Trustwave SpiderLabs Uncovers Ov3r_Stealer Malware Spread via Phishing and Facebook Advertising. Learn More

Trustwave SpiderLabs Uncovers Ov3r_Stealer Malware Spread via Phishing and Facebook Advertising. Learn More

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7 Powerful Pointers to Help Thwart Email-Based Attacks

While alternative options for functional communication channels are steadily growing for business users, email remains inextricable from your daily routine. It is easy to check. You browse it often. And even more so than your social media accounts or your favorite apps, it serves as a personal, direct line to you.

As such, the messaging vanguard still remains enormously popular with users, even millennials. Marketers love it too: Email newsletters (for example, shameless plug alert, Trustwave Digest) are back in vogue. If consumers are going to hear from brands, they want it to be done via email.

But there is one other, far more perfidious, group who also adores email: Cybercriminals.

They prey upon the curiosity, urgency and emotions you feel when you hear that enticing ding from your computer, signaling a new addition to your inbox. And they descend upon you in droves. According to the 2017 Trustwave Global Security Report, phishing and social engineering rank as the second-biggest factor contributing to compromises (only behind remote access). Other studies have found that nine out of every 10 breaches has a phishing or social engineering connection.


Our Global Security Report also discovered that in 2016, 60 percent of all inbound email was spam. Meanwhile, 35 percent of those spam messages contained malware, up three percent from the prior year.

Phishing attacks often originate from spam botnets such as Necurs and can take on many forms, from the well-document scourge of "CEO fraud" that has pillaged companies of millions of dollars to a fresh wave of malware disguised as legitimate Microsoft Office files.

Given the success rate of email-based attacks, coupled with the ease by which they can be launched, your adversaries won't be giving them up anytime soon. But there are steps you can take to lower your risk and force your foes to look elsewhere.


1) Lock down email traffic content as much as possible

Carefully consider your organization's inbound email policy. Quarantine or flag all executable files, including Java, JavaScript, .vbs and .wsf attachments, as well as all suspicious and/or unusual file attachments, such as .cpl, .chm, .hta and .lnk files. Create plans for how to handle these potentially dangerous files coming into your organization.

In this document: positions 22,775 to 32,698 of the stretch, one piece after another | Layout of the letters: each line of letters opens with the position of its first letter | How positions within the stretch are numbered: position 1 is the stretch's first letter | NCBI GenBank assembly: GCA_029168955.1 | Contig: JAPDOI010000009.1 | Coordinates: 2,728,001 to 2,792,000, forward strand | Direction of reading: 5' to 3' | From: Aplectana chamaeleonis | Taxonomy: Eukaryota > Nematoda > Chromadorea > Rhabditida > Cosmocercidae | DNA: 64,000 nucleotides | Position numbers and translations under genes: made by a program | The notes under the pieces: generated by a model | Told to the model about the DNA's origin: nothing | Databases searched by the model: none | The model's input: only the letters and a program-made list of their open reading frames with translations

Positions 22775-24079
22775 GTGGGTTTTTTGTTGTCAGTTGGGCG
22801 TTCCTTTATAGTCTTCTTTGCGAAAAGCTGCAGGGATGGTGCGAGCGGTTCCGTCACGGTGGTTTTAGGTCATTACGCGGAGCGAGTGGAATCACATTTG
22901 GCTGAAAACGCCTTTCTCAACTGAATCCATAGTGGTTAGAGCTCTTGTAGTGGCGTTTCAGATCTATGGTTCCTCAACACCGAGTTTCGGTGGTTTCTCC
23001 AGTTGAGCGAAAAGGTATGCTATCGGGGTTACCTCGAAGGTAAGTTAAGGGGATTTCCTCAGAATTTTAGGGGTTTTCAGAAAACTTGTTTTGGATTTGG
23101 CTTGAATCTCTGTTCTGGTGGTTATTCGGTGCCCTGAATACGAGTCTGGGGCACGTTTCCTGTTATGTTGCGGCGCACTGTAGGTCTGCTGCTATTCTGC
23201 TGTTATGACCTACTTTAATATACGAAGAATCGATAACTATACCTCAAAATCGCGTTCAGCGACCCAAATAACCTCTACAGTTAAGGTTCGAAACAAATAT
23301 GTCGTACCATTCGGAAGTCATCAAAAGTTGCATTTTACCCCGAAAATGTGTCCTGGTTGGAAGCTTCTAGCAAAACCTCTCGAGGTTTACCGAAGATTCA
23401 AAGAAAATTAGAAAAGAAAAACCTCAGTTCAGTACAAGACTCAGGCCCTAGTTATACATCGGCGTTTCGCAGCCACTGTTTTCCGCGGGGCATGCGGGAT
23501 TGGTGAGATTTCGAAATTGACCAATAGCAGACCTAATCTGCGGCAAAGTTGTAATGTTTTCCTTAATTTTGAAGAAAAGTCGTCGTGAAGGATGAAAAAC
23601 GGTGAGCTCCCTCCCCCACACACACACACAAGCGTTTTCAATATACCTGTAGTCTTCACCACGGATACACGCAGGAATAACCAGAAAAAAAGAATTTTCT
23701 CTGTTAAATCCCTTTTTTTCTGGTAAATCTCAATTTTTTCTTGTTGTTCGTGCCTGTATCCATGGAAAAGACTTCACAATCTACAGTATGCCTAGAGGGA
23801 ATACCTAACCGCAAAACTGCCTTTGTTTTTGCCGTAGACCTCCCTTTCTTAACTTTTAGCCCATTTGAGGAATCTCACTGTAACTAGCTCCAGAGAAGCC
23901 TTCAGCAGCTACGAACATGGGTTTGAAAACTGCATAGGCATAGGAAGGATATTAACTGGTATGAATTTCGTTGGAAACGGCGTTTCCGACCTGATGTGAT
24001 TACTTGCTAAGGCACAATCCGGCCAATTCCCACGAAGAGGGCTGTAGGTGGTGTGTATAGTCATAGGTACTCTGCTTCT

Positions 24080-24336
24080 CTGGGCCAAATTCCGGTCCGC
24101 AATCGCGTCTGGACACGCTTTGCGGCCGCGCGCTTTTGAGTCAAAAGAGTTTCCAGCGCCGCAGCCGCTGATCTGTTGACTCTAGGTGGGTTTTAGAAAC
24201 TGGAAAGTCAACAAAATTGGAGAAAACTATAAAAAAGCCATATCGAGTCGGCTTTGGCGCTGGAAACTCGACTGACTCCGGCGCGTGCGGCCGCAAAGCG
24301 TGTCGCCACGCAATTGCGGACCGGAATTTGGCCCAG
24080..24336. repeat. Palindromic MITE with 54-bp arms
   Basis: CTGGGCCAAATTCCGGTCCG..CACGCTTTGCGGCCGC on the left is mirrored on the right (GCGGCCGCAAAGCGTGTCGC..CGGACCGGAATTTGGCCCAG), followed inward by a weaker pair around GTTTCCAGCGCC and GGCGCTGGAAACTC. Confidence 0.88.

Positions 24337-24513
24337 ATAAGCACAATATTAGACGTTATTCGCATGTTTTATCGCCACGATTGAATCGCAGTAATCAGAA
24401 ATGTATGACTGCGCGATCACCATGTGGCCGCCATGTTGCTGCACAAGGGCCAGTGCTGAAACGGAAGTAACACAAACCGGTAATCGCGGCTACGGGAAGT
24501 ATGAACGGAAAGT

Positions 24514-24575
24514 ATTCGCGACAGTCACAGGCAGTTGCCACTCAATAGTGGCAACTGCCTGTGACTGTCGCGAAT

2) Block or flag macros in Office documents

At the least, organizations should enable macro protection in Microsoft Office while making users aware of the threats.


3) Keep client software fully patched and promptly up to date

Many email attacks succeed because of unpatched client software, such as Office and Adobe Reader.


4) Ensure your ability to check potentially malicious or phishing links in emails

Perform checks with the email gateway, the web gateway or both.


5) Deploy anti-spoofing technologies on your domains

Do this at the email gateway and deploy techniques to detect domain misspellings that may indicate phishing.


6) Educate users

Everyone, from the rank and file up to the C-suite, needs to comprehend the nature of today's email attacks. Conducting mock phishing exercises against your staff shows employees that phishing attacks are a real threat, and they need to be wary.


7) Deploy an email security gateway

The security gateway should be on premises or in the cloud with multiple layers of technology, including anti-spam, anti-malware and flexible policy-based content filtering capabilities.


Dan Kaplan is manager of online content at Trustwave and a former IT security reporter and editor.

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